There they are, after the job listings, education and accolades. They are like little merit badges, pinned to the scout’s uniform that is your professional profile. Each one identifies you with something, perhaps something greater than you yourself. But why are they there, and how did they come into being?
With no apologies for the drama, I am referring to LinkedIn Groups. If you are on the business social networking site, you probably are a member of a group or 2. Or many, many more. I too am a member of many, and as well am an owner of one and a manager of another. It’s an interesting tale, one that has evolved, and one I would like to share.
One day I got an email from my friend AJ, inviting me to be a member of the ex-CSC Alumni LinkedIn group. He had just created it and wanted me to be a manager and backup resource for it. I said sure, why not? We both worked for CSC and with him Down Under and me in the States, we should be covered. The role of a manager is to approve or deny membership in the group, and now to moderate discussions. People submit to be in the group, and upon review they are accepted. As anyone can create a group, it is up to them to set the rules for inclusion. As thousands if not more have worked for this global firm, we didn’t surely know all of them and that was the only way to verify people – with honesty.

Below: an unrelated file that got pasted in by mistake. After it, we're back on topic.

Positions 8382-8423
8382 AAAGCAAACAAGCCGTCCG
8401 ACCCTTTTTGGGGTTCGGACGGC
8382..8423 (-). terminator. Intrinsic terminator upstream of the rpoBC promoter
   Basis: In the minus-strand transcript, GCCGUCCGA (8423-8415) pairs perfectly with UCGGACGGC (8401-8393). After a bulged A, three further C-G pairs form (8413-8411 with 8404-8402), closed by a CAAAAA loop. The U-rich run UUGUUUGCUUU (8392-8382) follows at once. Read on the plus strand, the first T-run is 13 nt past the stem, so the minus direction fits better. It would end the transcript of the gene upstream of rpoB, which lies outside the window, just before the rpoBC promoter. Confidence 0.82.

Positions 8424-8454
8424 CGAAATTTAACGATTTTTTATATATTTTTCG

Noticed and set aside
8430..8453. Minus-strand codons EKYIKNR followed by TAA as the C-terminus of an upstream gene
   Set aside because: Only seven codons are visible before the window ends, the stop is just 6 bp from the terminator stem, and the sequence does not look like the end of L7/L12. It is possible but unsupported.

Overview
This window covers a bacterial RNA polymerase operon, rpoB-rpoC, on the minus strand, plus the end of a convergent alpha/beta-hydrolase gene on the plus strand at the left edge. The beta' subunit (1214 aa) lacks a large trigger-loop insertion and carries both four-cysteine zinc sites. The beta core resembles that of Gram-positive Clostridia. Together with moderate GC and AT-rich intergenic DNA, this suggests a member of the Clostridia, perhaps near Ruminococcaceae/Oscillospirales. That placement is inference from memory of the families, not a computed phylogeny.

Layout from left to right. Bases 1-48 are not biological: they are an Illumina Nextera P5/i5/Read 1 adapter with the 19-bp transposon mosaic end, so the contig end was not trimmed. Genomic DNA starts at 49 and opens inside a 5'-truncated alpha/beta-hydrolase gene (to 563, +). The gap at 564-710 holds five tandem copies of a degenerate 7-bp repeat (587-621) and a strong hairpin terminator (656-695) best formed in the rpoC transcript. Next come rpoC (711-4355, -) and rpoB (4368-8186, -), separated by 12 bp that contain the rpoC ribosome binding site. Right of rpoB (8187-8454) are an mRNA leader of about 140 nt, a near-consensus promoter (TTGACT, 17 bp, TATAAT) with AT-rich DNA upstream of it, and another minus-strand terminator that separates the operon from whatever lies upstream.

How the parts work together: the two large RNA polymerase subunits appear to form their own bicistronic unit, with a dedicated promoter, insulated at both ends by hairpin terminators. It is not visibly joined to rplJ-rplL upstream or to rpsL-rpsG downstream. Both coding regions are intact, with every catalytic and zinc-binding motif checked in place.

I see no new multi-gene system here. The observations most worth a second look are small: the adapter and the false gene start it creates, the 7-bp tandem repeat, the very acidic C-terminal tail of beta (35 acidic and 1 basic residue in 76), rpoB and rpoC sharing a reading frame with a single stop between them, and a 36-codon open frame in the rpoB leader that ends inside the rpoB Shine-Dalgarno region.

And the fun began. Originally the only way to learn of a group was for the owner or manager to promote by email, or to see the group icon on someone else’s profile and click it to get to the request page. Today there is a search function on groups. When search went live, we found there were other CSC Alumni groups already, but ours was (and is) the largest. Interestingly, many people requested to join the group who never worked or were affiliated with CSC, or never replied to our request to verify their past employment by adding it to their public profile.
Coming off the success of this group, I decided to create one for former employees of IDX Systems Corporation, a healthcare software company acquired by GE Healthcare a few years ago. This allowed me to go through the group setup process myself. I created an icon for the group (or merit badge as I called them before) and where I did not use the IDX logo I did match its Pantone color. After a couple of days, the group was approved and I contacted a few people to be of the first to join. I also asked a trusted, former colleague at IDX to be a manager on the group. With similar experiences to what I found with the CSC group, the IDX group is close to 500 as of this writing.
Now what? LinkedIn is rolling out additional group features, including the ability to message the group and discussions among group members. So far, these features have been slow to take off. But I like LinkedIn Groups and it has been a great way to reconnect with former colleagues and grow my own network.Business • Technology • (0) Comments • Permalink
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